Mandatory certification and inspection is required in NSW for most building. When developing or
building , the property owner gets to choose whether to use a Private Certifier or
This would include the assessment of detailed plans for:
• an extension of a
• a new house,
• a new garage,
• assessment of house plans that have
been approved by a local council and are ready for the issue of
a construction certificate (CC),
• assessment of house plans for a complying
development certificate (CDC),
• critical stage inspections during
• an Occupation Certificate (OC).
Development certificates are approvals issued at certain stages of development. They confirm that a certifying
authority (a Private Certifier with appropriate accreditation level) has assessed the proposed and/or completed
development and is satisfied that it meets planning controls and national building standards.
As mentioned above, types of development certificates include: complying development certificates,
construction certificates, compliance certificates, and occupation certificates.
Not all accredited certifiers can issue all of the above certificates or conduct mandatory inspections. Their
authority to issue these certificates depends upon their level of accreditation (i.e. A3, A2 or A1).
A Principal Certifying Authority (PCA) is needed for any development that requires a construction certificate or a
complying development certificate.
Any accredited certifier, whether or not the PCA, can issue a construction certificate or complying development
certificate. Only a PCA can issue an occupation certificate, but most people apply to their PCA for all required
Only the person 'with the benefit of development consent' (basically the landowner) can choose a PCA and sign a
written contract with them before any work starts. The only exception is if the applicant is a company and a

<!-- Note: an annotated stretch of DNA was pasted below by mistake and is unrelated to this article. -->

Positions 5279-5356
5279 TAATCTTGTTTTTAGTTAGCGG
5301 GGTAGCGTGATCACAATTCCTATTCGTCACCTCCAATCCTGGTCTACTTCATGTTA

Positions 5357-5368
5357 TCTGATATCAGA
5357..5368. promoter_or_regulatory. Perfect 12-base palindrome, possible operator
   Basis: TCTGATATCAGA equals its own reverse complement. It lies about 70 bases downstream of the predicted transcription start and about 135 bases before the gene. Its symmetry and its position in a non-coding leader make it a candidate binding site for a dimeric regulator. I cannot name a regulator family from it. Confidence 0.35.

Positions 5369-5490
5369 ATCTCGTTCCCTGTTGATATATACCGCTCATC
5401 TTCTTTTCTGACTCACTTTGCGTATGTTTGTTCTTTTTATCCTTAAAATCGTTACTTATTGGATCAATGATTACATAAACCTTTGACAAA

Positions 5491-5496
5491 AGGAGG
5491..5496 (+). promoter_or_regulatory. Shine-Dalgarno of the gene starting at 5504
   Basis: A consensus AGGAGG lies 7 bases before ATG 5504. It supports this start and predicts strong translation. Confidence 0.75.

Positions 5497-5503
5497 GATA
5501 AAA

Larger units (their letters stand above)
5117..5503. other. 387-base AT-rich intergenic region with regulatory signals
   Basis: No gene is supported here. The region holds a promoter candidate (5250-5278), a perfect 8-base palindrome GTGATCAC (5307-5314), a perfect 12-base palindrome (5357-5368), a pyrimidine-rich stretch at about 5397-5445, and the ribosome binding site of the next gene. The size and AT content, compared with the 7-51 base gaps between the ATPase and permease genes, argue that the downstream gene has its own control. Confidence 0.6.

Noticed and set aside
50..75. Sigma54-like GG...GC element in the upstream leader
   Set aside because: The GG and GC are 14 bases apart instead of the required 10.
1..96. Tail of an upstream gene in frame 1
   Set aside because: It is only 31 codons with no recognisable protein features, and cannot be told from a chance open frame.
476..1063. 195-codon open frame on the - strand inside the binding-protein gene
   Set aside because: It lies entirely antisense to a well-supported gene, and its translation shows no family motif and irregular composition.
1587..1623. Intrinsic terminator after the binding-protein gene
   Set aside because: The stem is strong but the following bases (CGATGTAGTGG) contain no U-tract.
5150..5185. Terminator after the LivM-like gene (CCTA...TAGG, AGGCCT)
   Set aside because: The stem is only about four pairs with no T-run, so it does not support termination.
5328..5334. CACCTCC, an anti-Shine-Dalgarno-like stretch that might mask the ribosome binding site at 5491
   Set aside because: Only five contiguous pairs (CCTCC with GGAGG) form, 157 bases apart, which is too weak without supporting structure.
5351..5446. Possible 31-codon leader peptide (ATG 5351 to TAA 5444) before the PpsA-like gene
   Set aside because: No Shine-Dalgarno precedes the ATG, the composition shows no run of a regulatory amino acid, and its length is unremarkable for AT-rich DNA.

corporate seal may be used.
A Private certifier or accredited certifier or PCA, has legal obligations and a duty of care in relation to their
advice and actions. They are subject to a code of conduct, anti-corruption standards, random auditing by the
Building Professionals Board and must hold professional indemnity insurance to practice.
Private certifier’s must also avoid conflicts of interest, which may include:
Being the development applicant or related to them,
Being involved in, or related to someone involved in the design or construction,
Having a pecuniary interest in the development.
A given client has obligations as well that depend on the type of development, relevant planning controls, and
whether you're an owner builder. A client should communicate with their Private certifier before work starts, and
ask for all necessary forms, so you know what you need to do at each stage of development.
For example, if you're building a house:
Choose a PCA before getting started.
If you're an owner builder, tell your PCA and get an owner builders permit, if you're not an owner builder, choose
a principal contractor and give their details to your PCA; and advise your principal contractor of each stage where
an inspection is needed (as advised by the PCA)
Before work starts: If in fact your Development Application was determined
with a written Consent by a Council you obtain a construction certificate from
the Private certifier, or a complying development certificate (all other cases).
Notify council: give your Private Certifying Authority and local council) written notice at least two days before